Automate Processes with Camunda

Reading Time: 5 minutes


Camunda BPM is a light-weight, open-source platform for Business Process Management. It ships with tools for creating workflow and decision models, operating deployed models in production, and allowing users to execute workflow tasks assigned to them. It is developed in Java and released as open-source software under the terms of Apache License.

Modeling your first process

In order to show how Camunda works and looks like I will use this simple process. Let us imagine that you want to introduce a review process on your Twitter account and have every tweet go through this review process.

One way to manage this is to make a web application from scratch for this scenario. But we can also model this process with Camunda Modeler and utilize Camunda for this workflow.

On the following image, it is shown one way to model this process with standard BPMN model using Camunda Modeler:

Business Process Model and Notation (BPMN) for the above process

In this diagram, the process is started when someone writes a new tweet. After that, we have a human task where someone has to review this tweet and decide its approval status. And after that we have two possible options if the tweet is approved, a service task is called that will publish this on Twitter. If rejected we again call a service task, however this time we notify the user that his tweet was rejected.

I will go through all of these steps in more detail.

Starting the process

Camunda processes can be started programmatically using some of their supported SDKs like Java or by using the Camunda Tasklist GUI that comes out of the box. In this case, I will use the Camunda tasklist to start a new tweet.

Working on the human task

Human tasks are tasks that must be manually completed by some users. And this can be something as simple as completing a form or it can be something like actually shipping an item somewhere. They are visible in the Camunda Tasklist GUI and users can assign a certain task to themselves and complete them.

In our Camunda BPMN model, the next step in the process is a human task. In our process, we want to review the tweet in this task. On the following image is shown how the human tasks look like by default in Camunda Tasklist:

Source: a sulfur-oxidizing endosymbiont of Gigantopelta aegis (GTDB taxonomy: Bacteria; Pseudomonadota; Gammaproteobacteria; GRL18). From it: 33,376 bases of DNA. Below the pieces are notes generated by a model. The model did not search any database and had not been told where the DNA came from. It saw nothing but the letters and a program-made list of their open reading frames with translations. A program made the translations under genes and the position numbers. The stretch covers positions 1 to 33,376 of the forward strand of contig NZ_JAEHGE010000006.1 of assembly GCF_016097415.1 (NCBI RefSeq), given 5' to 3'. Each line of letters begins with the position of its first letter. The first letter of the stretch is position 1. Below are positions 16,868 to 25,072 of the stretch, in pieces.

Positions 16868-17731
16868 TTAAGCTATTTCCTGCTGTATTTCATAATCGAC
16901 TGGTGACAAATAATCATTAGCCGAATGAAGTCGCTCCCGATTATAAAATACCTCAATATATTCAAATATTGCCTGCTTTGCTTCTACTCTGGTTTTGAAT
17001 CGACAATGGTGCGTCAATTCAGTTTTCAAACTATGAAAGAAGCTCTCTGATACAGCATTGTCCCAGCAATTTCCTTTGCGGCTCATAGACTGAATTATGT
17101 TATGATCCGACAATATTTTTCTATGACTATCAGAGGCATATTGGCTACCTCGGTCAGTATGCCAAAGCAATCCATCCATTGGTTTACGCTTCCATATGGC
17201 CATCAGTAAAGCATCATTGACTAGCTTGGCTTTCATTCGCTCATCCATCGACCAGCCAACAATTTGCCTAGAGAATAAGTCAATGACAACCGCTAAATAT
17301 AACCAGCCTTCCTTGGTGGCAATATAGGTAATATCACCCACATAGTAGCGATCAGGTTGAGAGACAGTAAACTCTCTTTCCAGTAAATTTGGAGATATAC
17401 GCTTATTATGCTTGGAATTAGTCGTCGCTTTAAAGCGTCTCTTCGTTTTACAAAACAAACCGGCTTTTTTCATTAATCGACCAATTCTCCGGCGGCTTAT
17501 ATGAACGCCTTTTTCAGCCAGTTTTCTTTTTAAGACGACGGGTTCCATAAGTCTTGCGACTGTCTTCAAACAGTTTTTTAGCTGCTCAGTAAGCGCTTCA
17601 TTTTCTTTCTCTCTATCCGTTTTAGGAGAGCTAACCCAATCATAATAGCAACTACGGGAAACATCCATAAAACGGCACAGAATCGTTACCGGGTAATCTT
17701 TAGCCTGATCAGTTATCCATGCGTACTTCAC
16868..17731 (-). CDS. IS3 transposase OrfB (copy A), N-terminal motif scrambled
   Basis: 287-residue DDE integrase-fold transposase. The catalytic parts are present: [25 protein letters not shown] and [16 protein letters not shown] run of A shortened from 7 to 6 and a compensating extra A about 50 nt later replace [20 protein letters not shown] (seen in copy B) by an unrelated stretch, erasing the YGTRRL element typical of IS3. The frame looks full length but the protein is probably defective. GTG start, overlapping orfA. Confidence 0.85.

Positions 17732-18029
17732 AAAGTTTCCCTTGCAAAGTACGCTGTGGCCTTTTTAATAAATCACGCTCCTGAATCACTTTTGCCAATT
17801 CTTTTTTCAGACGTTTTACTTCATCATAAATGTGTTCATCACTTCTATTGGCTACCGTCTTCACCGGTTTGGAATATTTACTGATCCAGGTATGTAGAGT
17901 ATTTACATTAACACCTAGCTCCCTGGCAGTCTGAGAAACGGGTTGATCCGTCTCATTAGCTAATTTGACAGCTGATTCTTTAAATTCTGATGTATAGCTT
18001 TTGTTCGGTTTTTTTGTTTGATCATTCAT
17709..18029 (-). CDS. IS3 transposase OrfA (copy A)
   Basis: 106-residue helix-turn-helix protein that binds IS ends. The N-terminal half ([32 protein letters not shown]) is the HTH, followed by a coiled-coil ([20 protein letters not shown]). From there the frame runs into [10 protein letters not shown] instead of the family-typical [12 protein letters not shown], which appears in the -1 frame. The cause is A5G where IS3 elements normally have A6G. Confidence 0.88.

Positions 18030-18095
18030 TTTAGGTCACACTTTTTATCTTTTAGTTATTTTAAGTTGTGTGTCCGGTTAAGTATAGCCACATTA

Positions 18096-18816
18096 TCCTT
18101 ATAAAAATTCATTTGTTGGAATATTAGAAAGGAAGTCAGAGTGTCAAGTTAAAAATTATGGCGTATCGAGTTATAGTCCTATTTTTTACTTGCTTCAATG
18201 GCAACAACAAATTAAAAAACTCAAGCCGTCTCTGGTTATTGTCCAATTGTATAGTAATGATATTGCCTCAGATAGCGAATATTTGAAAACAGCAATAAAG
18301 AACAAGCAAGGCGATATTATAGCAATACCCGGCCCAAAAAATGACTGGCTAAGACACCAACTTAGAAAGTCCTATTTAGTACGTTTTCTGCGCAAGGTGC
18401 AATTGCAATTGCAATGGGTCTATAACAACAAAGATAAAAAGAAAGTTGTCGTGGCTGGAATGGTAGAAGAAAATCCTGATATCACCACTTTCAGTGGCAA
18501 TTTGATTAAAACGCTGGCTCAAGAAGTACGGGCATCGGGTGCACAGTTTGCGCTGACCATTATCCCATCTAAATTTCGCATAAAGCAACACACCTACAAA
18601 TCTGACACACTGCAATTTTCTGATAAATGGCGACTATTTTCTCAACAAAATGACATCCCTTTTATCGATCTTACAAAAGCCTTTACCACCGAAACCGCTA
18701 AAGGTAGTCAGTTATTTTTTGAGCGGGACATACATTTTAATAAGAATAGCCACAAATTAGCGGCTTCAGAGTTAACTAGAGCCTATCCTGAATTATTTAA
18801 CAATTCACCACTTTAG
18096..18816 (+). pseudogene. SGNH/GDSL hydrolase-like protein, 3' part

Automating service tasks

Service task is used to invoke some service, this can be some Java code or some asynchronous external worker.

After the tweet is reviewed we have ‘conditional flow’ in Camunda, which depends on whatever the tweet was approved or not, decides how the flow should continue. In both cases, our flow continues with a service task.

In our case, we have two separate service tasks. One is called when a tweet is rejected and will send a notification, while the other one is used when the tweet is approved and will publish it on Twitter.

First, let us take a look at the service tasks for sending rejection notification:

public class RejectionNotificationDelegate implements JavaDelegate {

  public void execute(DelegateExecution execution) throws Exception {
    String content = (String) execution.getVariable("content");
    String comments = (String) execution.getVariable("comments");"Hi!\n\n"
           + "Unfortunately your tweet has been rejected.\n\n"
           + "Original content: {}\n\n"
           + "Comment: {}\n\n"
           + "Sorry, please try with better content the next time :-)", content, comments);

In this code, we obtain process variables like tweet content and rejection comments and we log them in the console. This logic, of course, can be extended to send actual emails, the important thing here is that in order to model Camunda service we only need to implement JavaDelegate interface and override execute method.

In the next code snippet, we have the snippet for publishing the tweet:

public class TweetContentDelegate implements JavaDelegate {

  public void execute(DelegateExecution execution) throws Exception {
	    String content = (String) execution.getVariable("content");

	    AccessToken accessToken = new AccessToken("token", "secret");
	    Twitter twitter = new TwitterFactory().getInstance();


As in the previous code, we also have to implement JavaDelegate and override execute method.

More Camunda examples can be found on their official GitHub repository:


In the above diagram, we have only seen one example of a process, but Camunda offers a lot more features for modeling business processes and a lot of out-of-the-box implementations that save a lot of time. Also, almost everything is customizable.

If your company has a lot of processes that can be modeled as a BPMN process or processes that require human intervention then Camunda can be the right tool for the job.

In my opinion, it’s definitely worth to have a basic understanding of how Camunda works in order to be able to spot a use-case for this tool.

Spring Cloud OpenFeign

Reading Time: 3 minutes

Choosing the microservice architecture and Spring Boot means that you’ll need to pick the cleanest possible way for your services to communicate between themselves. Feign Client is one of the best solutions for this issue. It is a declarative Java web service client initially developed by Netflix. It’s an abstraction over REST-based calls allowing your microservices to communicate cleanly without the need to know REST details happening underneath. The main idea behind Feign Client is to create an interface with method definitions representing your service call. Even if you need some customization on requests or responses, you can do it in a declarative way. In this article, we will learn about integrating Feign in a Spring Boot application with an example for REST-based HTTP calls. An example will be given, in which two microservices will communicate with each other to transfer some data. But, first, let’s get familiar with feign.